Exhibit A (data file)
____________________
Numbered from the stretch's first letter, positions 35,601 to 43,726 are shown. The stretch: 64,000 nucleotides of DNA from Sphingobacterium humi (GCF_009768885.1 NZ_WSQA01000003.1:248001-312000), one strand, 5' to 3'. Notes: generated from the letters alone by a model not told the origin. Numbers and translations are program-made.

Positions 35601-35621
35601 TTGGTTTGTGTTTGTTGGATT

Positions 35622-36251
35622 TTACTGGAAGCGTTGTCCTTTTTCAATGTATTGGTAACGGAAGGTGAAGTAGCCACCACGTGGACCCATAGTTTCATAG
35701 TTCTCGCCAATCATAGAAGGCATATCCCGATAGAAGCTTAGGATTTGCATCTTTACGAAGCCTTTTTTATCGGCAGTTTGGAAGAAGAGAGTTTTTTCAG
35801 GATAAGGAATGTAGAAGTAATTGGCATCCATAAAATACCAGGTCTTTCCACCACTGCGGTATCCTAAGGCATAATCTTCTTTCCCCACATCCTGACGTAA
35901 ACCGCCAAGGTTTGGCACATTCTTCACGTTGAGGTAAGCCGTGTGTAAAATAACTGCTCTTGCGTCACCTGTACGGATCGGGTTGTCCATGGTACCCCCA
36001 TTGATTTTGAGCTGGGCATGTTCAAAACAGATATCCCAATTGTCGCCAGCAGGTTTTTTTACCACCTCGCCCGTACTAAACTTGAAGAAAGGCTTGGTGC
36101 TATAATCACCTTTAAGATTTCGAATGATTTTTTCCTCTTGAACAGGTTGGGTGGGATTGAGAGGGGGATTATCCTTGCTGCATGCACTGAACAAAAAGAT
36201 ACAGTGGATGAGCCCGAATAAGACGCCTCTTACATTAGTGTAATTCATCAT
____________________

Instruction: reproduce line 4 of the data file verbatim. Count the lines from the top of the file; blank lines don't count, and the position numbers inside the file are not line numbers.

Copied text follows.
Positions 35622-36251